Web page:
‘An Egiptian and noe Xtian Woman’: Gypsy Identity and Race Law in Early America

Authors

  • Ann Marguerite Ostendorf Gonzaga University

DOI:

https://doi.org/10.33182/jgs.v1i1.526

Keywords:

Joane Scott, Egiptian, Virginia, Henrico County, fornication

Abstract

Though many scholars have referenced Joan Scott as the earliest Gypsy in North America, thanks to a 1695 Henrico County Virginia court record identifying her as “an Egiptian and noe Xtian woman,” none have explored her life further. Despite this, an examination of the fornication charge against Scott suggests much about her life. Scott entered the colony twenty years before her fornication charge and while unmarried bore a child whose father the court considered a man of color. In these ways, Scott’s life appears similar to her contemporaries. Yet, in other ways Scott’s experience differed. By allowing the court to believe in her Gypsy identity and non-Christian religion she worked the court in her favor and saw her case dismissed. When historicized and contextualized, the meager details known about Joan Scott enhance our understanding of the colonial American Gypsy experience and contribute to a broader American historical narrative.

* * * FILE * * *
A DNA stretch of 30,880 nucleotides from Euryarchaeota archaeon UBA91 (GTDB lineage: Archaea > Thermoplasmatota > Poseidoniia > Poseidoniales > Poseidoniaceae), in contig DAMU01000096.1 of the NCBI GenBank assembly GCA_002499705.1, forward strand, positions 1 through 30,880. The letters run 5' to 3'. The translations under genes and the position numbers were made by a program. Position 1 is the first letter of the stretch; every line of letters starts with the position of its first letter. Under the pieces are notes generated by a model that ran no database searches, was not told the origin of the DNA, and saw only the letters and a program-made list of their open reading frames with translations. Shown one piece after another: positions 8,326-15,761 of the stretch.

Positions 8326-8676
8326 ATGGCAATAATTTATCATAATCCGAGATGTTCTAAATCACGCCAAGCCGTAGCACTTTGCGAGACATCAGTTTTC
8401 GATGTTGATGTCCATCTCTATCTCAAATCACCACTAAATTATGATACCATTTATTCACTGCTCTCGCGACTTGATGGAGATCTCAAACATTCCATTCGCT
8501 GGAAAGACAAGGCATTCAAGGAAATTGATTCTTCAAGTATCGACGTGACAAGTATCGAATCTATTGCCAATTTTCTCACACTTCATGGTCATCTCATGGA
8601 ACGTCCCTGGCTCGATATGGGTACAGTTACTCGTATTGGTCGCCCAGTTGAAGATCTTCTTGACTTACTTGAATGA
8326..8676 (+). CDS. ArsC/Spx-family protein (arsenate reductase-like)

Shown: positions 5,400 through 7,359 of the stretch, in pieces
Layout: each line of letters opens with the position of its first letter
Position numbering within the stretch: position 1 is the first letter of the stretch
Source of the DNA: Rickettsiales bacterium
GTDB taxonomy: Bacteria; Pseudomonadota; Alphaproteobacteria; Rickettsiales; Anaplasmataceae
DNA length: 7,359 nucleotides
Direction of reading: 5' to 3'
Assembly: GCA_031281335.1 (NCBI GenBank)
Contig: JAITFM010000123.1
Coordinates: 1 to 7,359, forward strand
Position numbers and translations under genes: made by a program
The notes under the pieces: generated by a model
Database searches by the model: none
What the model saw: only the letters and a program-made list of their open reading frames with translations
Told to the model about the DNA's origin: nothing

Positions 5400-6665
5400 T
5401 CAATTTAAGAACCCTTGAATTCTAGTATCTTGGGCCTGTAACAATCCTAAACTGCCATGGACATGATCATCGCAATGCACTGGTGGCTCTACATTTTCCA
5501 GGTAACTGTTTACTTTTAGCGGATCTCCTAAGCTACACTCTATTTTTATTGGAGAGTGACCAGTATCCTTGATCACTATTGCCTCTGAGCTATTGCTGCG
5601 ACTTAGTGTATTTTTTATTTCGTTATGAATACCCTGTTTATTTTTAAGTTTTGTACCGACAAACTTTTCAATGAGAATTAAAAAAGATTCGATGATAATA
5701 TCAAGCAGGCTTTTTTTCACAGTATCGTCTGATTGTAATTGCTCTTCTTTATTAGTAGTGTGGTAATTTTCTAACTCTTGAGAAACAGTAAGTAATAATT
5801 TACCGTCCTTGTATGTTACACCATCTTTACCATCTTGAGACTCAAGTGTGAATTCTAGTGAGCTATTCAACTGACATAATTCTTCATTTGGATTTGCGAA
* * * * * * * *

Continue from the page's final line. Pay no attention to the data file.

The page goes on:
Author Biography

Ann Marguerite Ostendorf, Gonzaga University

Associate Professor of History

Published

2017-05-01

How to Cite

Ostendorf, A. M. (2017). ‘An Egiptian and noe Xtian Woman’: Gypsy Identity and Race Law in Early America. Journal of Gypsy Studies, 1(1), 5-15. https://doi.org/10.33182/jgs.v1i1.526

Issue

Section

Articles